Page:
The Rise of Mutual Funds: An Insider's View

The Rise of Mutual Funds: An Insider's View

The Rise of Mutual Funds: An Insider's View

The Rise of Mutual Funds: An Insider's View


In 1940 few Americans had heard of mutual funds. Today U.S. mutual funds are the largest financial industry in the world, with over 88 million shareholders and over $11 trillion in assets.The Rise of Mutual Fundsdescribes the developments that have produced mutual funds' long history of success. Among these developments are:

• formation of the first mutual funds in the roaring 20s
• how the 1929 stock market crash, a disaster for most financial institutions, spurred the growth of mutual funds
• establishment in 1934, over FDR's objection, of the United States Securities and Exchange Commission, the federal agency that regulates mutual funds
• enactment of the Revenue Act of 1936, the tax law that saved mutual funds from extinction
• passage of the Investment Company Act of 1940, the "constitution" of the mutual fund industry
• the creation in 1972 of money market funds, which totally changed the mutual fund industry and the entire U.S. financial system
•enactment of the Employee Retirement Income Security Act of 1974, which created Individual Retirement Accounts
• the accidental development of 401(k) plans, which have revolutionized the way Americans save for retirement
• the 2003 trading abuses, the greatest scandal ever in the history of the mutual fund industry

Many events have never been discussed in detail; others have been discussed in works on other subjects. This is the first book that pulls together the many strands of mutual funds' unique history, written by an expert who draws on forty years of personal experience in the fund industry.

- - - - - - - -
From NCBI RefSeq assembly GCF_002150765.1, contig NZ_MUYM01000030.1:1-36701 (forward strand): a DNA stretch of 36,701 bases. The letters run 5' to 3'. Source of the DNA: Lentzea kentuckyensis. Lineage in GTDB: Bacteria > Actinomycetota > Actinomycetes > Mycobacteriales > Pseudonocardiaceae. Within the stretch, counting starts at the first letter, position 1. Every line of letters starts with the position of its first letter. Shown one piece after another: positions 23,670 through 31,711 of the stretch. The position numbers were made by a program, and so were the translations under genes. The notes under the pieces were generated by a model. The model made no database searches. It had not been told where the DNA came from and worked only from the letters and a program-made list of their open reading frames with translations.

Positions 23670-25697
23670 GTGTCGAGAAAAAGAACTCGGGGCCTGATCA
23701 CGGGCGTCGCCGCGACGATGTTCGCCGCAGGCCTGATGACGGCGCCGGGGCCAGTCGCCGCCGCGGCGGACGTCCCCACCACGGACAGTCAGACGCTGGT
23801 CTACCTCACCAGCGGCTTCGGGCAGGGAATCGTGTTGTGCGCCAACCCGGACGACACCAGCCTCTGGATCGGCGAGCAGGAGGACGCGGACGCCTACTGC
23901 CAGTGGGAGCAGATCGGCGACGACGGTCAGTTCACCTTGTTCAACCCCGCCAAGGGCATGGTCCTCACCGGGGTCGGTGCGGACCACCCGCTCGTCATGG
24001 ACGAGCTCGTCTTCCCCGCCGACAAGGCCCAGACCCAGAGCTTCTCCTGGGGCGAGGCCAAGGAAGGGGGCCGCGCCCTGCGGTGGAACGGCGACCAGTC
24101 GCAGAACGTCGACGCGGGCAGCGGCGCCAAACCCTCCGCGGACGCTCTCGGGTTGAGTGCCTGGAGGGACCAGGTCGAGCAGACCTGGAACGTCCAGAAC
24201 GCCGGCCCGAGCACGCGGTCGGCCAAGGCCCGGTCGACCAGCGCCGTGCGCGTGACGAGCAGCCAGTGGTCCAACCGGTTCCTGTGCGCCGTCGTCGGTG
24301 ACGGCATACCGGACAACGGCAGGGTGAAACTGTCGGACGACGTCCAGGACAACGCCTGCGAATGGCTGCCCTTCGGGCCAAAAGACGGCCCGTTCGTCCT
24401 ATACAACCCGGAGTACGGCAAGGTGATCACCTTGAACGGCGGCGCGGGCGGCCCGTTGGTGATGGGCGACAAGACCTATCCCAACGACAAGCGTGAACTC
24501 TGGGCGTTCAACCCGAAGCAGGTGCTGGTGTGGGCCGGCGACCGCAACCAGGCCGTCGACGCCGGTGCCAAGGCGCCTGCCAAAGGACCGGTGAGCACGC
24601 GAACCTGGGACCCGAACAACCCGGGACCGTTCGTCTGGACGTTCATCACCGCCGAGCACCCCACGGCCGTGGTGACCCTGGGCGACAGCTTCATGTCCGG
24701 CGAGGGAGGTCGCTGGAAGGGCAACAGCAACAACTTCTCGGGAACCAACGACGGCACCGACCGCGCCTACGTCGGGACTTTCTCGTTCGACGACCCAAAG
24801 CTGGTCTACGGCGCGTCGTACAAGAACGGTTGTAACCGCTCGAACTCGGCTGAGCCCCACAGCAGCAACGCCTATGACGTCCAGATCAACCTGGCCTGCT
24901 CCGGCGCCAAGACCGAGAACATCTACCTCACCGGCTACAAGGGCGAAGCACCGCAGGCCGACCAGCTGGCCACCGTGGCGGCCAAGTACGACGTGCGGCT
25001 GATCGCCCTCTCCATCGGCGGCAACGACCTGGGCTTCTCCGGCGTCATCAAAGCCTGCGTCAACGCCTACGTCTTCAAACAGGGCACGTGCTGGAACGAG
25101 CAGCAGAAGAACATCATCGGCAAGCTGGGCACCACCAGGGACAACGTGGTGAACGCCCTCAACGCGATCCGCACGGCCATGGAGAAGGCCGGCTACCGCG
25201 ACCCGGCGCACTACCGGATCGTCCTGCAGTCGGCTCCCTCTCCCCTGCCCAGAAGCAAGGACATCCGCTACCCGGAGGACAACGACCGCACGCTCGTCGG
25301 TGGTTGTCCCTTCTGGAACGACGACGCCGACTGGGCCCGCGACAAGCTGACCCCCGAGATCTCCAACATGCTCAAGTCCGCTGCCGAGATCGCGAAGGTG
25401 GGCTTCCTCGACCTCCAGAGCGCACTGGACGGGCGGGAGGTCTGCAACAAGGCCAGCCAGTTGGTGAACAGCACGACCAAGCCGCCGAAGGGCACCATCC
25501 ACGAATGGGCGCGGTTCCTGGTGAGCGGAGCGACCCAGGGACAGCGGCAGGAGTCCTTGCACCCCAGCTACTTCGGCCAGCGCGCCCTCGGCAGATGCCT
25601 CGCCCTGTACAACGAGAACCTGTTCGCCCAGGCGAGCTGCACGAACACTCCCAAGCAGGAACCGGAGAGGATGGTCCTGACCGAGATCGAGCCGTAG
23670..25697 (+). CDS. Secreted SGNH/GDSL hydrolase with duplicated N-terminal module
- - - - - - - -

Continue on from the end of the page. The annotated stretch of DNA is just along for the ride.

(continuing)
There are a lot of things that can be said in favor of invest
ment trusts, but they make less interesting reading than the
things that can be said against them.

—Fred Schwed Jr.

On the morning of July 23, 1993, I was about to testify on the state of the mutual fund industry before the U.S. House of Representatives Subcommittee on Telecommunications and Finance. I planned to begin my testimony by referring to mutual funds as “a great American success story.” Before the other witnesses and I testified, Subcommittee Chairman Ed Markey beat me to the punch by declaring in his opening statement that mutual funds were “a genuine American success story.”

Chairman Markey and I were both correct. American mutual funds have been phenomenally successful. More than 88 million Americans own mutual fund shares. Over half the assets of 401(k) plans and almost half the assets of individual retirement accounts are invested in mutual funds. Mutual funds are the largest financial institutions in the world, with assets of over $11 trillion.

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